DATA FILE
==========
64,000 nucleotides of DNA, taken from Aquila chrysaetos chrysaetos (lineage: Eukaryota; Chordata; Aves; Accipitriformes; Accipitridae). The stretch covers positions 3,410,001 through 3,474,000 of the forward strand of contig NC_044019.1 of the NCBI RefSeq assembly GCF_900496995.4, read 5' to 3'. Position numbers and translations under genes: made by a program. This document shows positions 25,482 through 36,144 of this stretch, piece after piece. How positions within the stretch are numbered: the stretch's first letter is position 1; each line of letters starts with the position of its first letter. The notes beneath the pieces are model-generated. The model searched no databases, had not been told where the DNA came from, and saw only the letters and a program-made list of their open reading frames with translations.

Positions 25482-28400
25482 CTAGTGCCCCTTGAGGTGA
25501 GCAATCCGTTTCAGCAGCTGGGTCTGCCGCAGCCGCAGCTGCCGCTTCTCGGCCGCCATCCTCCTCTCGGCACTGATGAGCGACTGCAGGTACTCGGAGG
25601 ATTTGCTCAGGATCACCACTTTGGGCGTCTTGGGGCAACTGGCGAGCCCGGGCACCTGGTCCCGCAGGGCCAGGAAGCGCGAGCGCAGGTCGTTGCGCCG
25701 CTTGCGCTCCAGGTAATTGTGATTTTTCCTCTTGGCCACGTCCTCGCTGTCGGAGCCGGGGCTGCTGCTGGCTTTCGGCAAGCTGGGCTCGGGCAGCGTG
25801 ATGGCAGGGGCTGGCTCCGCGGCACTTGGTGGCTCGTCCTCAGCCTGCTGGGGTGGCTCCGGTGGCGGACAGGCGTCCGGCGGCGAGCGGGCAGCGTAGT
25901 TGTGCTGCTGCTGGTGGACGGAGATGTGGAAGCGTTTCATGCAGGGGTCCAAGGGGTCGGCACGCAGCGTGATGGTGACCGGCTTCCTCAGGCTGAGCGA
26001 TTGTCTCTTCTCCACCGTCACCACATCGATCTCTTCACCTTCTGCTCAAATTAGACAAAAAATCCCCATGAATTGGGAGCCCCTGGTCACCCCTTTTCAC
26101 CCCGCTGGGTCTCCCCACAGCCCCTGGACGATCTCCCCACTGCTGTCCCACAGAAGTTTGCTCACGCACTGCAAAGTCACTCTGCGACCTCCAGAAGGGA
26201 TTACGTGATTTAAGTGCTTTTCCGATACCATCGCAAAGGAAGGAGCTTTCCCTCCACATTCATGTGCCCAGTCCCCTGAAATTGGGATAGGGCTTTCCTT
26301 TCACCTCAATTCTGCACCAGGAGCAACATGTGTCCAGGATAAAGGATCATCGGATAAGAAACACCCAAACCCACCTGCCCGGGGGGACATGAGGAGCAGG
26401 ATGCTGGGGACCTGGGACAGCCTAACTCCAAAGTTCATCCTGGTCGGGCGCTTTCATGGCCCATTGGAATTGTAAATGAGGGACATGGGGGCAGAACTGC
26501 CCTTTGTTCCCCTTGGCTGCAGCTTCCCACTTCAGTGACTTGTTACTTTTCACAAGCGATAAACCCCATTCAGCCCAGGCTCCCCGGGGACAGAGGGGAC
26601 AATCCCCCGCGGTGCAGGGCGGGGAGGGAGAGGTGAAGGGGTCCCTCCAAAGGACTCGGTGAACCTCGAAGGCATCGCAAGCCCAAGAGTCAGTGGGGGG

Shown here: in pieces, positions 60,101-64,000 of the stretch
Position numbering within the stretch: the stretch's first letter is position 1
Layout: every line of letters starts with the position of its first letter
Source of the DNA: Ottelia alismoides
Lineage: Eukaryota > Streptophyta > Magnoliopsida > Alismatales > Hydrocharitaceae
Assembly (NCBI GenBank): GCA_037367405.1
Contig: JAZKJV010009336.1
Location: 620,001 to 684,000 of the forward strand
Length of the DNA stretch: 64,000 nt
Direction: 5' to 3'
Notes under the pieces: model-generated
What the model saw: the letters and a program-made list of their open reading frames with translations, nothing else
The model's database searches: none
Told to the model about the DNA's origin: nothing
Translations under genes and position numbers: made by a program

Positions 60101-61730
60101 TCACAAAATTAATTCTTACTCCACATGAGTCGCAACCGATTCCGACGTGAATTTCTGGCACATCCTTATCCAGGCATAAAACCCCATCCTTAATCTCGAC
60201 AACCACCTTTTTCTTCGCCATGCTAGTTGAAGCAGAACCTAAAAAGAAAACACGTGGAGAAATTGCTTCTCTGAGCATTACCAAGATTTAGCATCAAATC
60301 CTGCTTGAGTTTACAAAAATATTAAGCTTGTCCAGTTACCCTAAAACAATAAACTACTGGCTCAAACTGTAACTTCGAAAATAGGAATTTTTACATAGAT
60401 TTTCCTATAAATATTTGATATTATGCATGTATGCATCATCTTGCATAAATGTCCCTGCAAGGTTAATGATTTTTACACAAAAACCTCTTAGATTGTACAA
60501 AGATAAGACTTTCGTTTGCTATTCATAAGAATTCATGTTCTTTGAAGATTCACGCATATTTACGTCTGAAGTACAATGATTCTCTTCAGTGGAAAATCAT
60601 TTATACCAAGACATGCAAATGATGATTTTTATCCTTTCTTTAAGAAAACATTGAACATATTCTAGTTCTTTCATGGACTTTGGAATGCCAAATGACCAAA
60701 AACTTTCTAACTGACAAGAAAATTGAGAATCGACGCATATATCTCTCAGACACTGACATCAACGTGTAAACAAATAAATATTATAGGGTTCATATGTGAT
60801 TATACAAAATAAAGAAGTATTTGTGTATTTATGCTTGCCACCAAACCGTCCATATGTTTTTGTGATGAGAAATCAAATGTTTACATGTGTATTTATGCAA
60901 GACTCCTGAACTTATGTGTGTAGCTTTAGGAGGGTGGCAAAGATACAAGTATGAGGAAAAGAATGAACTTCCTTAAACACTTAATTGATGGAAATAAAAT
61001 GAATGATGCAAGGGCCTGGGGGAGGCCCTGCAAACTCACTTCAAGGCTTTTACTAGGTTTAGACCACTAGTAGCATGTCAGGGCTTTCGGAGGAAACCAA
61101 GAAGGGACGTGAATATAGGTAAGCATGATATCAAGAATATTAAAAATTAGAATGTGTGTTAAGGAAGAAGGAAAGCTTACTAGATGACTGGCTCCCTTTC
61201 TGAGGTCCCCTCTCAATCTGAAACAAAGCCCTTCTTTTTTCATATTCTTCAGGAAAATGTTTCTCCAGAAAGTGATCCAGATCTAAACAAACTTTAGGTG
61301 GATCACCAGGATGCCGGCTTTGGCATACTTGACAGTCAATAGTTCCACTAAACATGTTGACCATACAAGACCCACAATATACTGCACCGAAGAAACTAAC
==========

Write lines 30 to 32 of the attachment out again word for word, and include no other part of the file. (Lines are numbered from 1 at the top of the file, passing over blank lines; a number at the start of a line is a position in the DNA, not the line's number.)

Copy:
Translations under genes and position numbers: made by a program

Positions 60101-61730
60101 TCACAAAATTAATTCTTACTCCACATGAGTCGCAACCGATTCCGACGTGAATTTCTGGCACATCCTTATCCAGGCATAAAACCCCATCCTTAATCTCGAC